Search results

1 – 6 of 6
Click here to view access options
Article
Publication date: 18 March 2020

Trang P. Tran, Michelle van Solt and James E. Zemanek Jr

This paper aims to tests a conceptual model capturing the influence of personalized advertising on customer perceptions of brands in social media and identifies three…

Downloads
1499

Abstract

Purpose

This paper aims to tests a conceptual model capturing the influence of personalized advertising on customer perceptions of brands in social media and identifies three market segments based on customers’ reactions to personalized ads.

Design/methodology/approach

Two studies are developed to test the model using partial least squares structural equation modeling (PLS-SEM). Additionally, cluster analysis, multi-group analysis (MGA) and serial mediation tests are also conducted to provide better insights into the results.

Findings

The results of the two studies show that all nine hypotheses are supported except for H4 in Study 1. Three market segments (ad lovers, ad adjusters and ad haters) are identified. Each segment has a typical attitude toward personalized advertisements.

Research limitations/implications

Built on self-congruence literature, the current research posits that consumer-brand self-congruence can be established when a customer sees a brand advertised on Facebook after searching for that brand online. Consistently, this paper finds that through self-congruence, personalized advertising has a positive impact on brand-related outcomes.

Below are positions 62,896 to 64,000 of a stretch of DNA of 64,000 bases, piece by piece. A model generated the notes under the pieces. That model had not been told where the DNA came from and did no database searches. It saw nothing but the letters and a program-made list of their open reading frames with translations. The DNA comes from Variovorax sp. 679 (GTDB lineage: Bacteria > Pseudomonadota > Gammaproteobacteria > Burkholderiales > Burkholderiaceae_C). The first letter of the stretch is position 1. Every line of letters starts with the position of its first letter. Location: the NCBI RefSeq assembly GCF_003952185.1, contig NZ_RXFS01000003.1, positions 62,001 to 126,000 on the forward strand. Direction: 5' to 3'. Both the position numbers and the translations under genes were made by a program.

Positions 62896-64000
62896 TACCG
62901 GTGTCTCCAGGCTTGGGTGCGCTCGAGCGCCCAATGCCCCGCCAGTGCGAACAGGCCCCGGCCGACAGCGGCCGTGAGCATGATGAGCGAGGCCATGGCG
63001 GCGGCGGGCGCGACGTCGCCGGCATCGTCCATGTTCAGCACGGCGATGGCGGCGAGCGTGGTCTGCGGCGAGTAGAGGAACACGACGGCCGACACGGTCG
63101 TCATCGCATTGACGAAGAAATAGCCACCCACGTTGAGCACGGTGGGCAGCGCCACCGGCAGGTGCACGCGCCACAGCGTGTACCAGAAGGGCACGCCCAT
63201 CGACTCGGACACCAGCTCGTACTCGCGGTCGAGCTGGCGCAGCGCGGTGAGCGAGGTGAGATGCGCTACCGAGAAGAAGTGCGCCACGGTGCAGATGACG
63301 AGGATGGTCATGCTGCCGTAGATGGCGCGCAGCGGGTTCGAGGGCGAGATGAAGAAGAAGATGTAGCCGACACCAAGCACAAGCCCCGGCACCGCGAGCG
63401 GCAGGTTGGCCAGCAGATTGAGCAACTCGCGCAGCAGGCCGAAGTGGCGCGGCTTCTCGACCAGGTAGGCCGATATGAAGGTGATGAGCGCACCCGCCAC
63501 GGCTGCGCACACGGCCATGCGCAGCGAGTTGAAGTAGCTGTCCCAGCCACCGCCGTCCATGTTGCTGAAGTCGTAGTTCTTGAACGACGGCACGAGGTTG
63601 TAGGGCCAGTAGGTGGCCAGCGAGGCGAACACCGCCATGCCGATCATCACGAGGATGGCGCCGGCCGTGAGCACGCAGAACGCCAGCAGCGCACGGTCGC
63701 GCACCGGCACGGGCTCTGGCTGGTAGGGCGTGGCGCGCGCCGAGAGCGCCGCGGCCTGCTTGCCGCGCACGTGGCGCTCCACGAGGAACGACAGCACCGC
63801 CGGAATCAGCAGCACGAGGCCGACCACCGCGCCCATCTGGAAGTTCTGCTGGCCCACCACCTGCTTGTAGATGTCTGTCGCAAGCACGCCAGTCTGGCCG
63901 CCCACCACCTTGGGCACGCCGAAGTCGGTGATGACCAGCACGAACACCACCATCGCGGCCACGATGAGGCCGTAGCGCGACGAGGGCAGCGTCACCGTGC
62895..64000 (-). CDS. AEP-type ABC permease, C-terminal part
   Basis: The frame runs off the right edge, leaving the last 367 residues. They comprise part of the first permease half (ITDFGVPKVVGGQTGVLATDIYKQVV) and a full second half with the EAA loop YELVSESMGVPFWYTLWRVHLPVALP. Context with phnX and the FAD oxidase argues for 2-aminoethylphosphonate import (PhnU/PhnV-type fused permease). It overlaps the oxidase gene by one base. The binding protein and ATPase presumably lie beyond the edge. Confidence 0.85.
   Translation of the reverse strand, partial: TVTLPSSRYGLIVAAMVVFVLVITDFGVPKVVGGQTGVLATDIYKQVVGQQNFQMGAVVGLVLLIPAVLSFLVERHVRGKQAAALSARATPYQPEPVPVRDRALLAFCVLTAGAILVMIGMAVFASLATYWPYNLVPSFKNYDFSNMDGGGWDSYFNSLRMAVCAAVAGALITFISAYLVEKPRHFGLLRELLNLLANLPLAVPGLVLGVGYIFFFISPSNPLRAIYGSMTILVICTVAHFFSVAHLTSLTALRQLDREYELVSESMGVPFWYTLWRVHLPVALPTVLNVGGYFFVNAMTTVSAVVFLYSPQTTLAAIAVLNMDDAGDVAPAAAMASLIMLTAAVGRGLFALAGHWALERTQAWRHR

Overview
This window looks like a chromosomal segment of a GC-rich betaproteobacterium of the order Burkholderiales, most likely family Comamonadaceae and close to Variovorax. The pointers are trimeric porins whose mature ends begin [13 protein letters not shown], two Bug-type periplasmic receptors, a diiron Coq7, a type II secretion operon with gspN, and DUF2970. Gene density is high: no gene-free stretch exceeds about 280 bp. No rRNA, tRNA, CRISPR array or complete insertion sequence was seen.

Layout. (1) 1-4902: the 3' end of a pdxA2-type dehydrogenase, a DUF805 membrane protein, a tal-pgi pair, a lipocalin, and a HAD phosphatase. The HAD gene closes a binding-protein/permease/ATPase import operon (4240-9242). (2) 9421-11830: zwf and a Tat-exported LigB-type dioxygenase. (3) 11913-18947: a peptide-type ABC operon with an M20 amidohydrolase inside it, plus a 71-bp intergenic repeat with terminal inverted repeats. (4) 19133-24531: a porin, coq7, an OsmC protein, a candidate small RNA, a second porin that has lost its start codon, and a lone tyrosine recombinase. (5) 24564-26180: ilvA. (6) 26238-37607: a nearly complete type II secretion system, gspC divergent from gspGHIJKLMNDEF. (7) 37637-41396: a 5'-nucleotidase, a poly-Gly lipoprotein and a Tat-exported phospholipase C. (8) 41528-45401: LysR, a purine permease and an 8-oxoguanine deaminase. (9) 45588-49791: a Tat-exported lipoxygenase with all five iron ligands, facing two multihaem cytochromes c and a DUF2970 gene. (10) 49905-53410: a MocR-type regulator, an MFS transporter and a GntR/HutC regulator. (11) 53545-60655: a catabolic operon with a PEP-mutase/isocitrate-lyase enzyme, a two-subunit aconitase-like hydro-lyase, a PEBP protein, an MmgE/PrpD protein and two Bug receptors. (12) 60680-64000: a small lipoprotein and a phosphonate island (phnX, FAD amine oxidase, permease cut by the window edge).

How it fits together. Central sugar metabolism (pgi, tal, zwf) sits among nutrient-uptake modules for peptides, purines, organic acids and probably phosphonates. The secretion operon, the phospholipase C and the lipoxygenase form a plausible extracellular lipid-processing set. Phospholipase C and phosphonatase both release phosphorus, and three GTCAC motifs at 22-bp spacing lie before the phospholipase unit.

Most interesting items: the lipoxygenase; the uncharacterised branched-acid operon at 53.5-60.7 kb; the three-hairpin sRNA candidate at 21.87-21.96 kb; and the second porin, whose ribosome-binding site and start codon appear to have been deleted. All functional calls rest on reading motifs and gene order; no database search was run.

Practical implications

Three segments identified – “ad lovers,” “ad adjusters” and “ad haters” are important for marketers. Companies should develop an appropriate advertising campaign for each segment, especially once the general data protection regulation is in place. Companies will be subject to a noncompliance penalty if an advertisement is posted on a user s account without approval. Identifying this segment promptly will not only enable companies to save resources but also help avoid legal complications associated with privacy concerns.

Originality/value

This research sheds light on the effects of personalized advertising on customer perceptions of brands in social commerce.